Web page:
You Can`t Script a Cyberwar
This week, the federal government will launch Cyber Storm II, a simulated massive Internet-based attack against the nation’s critical infrastructure. The goal is to test the readiness, resiliency and responsiveness of the country’s Internet security.
The last exercise, held in February 2006, revealed—as designed—numerous deficiencies, including a lack of adequate resources at various levels of government to respond to coordinated cyberattacks and weaknesses in the defensive layers that protect everything from privately owned communications and transportation systems to the Department of Defense’s network.
“As designed” are the key words here. In carefully crafted language following Cyber Storm I, the government reported that its operators did not respond 100 percent correctly to each scenario and numerous mistakes were made. Planners at the departments of Homeland Security, Defense and Justice used the results to modify and improve security at critical junctions of the national cyber infrastructure.
At least, that’s what they say they did.
As the date approaches for the simulated unleashing of the digital dogs of war, the Pentagon is admitting that a security breach discovered last summer resulted in significantly more data being compromised than initially reported. It turns out that the June incident was the result of an exploit of aMicrosoft Windows vulnerability. Hackers—believed to be based in China—were able to steal network credentials, access servers and, most significantly, stealthily transmit the pilfered data in encrypted streams back to their home site.
In reading the reports leading up to Cyber Storm II, I started thinking about the key words: scenario, exercise and proper response. The problem with government exercises—be they natural disasters, war games or cyberattacks—is they’re usually scripted with an intended result. And whenever you script anything, you’re caught looking for just the possible and not the impossible.
Case in point: During Cyber Storm I, the servers used for simulating the networks and attacks were themselves attacked. Referees discovered the attacks were coming from their own participants who became “overzealous.” They were quickly told to cease and desist before they disrupted the simulated attacks. Was that really the right course of action?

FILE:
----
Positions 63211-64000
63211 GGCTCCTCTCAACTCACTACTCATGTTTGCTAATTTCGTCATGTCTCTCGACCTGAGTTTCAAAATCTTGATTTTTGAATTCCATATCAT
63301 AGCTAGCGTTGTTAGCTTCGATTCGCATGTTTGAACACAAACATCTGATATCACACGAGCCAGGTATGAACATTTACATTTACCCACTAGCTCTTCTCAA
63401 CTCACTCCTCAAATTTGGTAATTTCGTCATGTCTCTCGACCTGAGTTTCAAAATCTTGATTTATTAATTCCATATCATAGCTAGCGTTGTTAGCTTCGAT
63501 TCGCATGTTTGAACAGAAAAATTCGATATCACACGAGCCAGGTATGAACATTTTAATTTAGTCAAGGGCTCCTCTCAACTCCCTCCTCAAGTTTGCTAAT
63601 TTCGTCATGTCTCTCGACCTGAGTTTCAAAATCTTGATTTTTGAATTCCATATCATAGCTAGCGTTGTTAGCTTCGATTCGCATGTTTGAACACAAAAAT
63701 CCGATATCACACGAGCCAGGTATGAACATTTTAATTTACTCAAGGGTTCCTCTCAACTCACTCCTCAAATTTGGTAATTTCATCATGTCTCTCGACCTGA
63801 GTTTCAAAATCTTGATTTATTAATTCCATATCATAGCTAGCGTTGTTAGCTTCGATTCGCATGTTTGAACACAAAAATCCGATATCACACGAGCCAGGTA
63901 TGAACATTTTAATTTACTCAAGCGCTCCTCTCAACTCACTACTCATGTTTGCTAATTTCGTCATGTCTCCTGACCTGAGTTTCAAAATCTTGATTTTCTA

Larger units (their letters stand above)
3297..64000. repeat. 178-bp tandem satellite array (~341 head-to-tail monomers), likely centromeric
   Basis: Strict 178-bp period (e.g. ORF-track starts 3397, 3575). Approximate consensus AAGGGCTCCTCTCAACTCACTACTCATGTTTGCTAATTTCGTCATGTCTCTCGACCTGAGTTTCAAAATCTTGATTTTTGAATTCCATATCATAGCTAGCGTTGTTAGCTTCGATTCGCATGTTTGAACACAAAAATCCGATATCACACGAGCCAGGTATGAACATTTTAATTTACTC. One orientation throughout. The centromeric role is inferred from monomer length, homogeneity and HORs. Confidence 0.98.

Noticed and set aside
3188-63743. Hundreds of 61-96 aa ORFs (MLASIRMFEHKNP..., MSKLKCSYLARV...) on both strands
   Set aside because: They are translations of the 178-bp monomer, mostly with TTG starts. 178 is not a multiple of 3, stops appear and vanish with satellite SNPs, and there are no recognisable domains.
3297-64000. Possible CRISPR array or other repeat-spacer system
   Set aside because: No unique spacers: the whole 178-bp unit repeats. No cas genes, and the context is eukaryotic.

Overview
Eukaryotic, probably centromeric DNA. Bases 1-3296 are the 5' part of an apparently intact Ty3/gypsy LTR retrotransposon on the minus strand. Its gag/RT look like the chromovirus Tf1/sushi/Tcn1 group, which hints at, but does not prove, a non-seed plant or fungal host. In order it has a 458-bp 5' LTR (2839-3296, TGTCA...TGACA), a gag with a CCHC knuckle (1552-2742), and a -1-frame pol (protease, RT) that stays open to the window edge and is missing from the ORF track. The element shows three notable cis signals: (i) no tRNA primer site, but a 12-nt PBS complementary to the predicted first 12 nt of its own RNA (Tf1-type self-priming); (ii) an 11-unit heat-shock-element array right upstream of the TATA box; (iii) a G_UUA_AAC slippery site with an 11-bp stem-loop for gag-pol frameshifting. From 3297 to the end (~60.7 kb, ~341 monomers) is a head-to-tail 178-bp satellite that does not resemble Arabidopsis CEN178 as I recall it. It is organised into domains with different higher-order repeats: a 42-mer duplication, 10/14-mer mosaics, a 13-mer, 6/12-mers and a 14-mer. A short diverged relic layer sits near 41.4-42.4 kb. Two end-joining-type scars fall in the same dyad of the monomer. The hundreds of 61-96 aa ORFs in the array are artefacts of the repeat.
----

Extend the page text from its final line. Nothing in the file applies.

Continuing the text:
The entire thing reminds me of Clint Eastwood’s movie “Heartbreak Ridge,” in which Marines in one unit are told precisely what to do during exercises so another unit could hone their superior skills by continuously winning. Eastwood’s character, Gunny Sgt. Highway, justifies ignoring his orders to lose the battle by stating, “We’re Marines. We adapt and overcome.” In other words, you can’t always anticipate what your adversary is going to do, and you must be flexible enough to adapt to changing circumstances.
It was somewhat the same advice I was given recently while drafting a security survey. Rather than just measuring security priorities, incidents and spending, I decided to look at how security executives and enterprises perceive threats and then measure how well they respond to them. The list of threats included all the usual suspects: viruses, identity theft, e-mail attacks, user misuse and abuse, organized hacker groups and so on. One of my reviewers, a security veteran who works for a large government contractor, responded simply: “You need to think about the things you haven’t seen.”
A few years ago, I wrote a feature on crypto-viruses, malware that uses encryption to penetrate, steal and conceal data. At the time, people said it was possible and very scary, but not something that was seen in use, and likely wasn’t practical for hackers because of the required level of expertise and computational overhead. Guess what? It looks as though the Chinese hackers that hit the Pentagon last summer resolved both issues.
Five years ago, who would have thought that organized crime groups would construct vast networks of distributed experts and resources to conduct cybercrime? Even in the wake of 9/11, few in the security world took the threat of nation-state attacks and cyberterrorists seriously, saying that the impact wouldn’t be as significant or as shocking as a physical attack on a major building, such as the World Trade Center and Pentagon. And no one saw phishing evolving into the serious threat to commerce and e-mail usage that it has become. Innovative threats have a way of festering in the background because they’re dismissed until either someone gets whacked or someone figures out a way to make money by protecting against these threats.
To the planners of Cyber Storm II and every corporate security officer, my advice is to adopt Adidas’ new slogan: “Impossible is nothing.” Your adversaries already have this saying hanging over their PCs. If we fail to be open to the possibility of the impossible attack, we’ve already lost the war.
Lawrence M. Walsh is editor of Baseline Magazine. Share your thoughts on simulating attacks and penetration testing at firstname.lastname@example.org.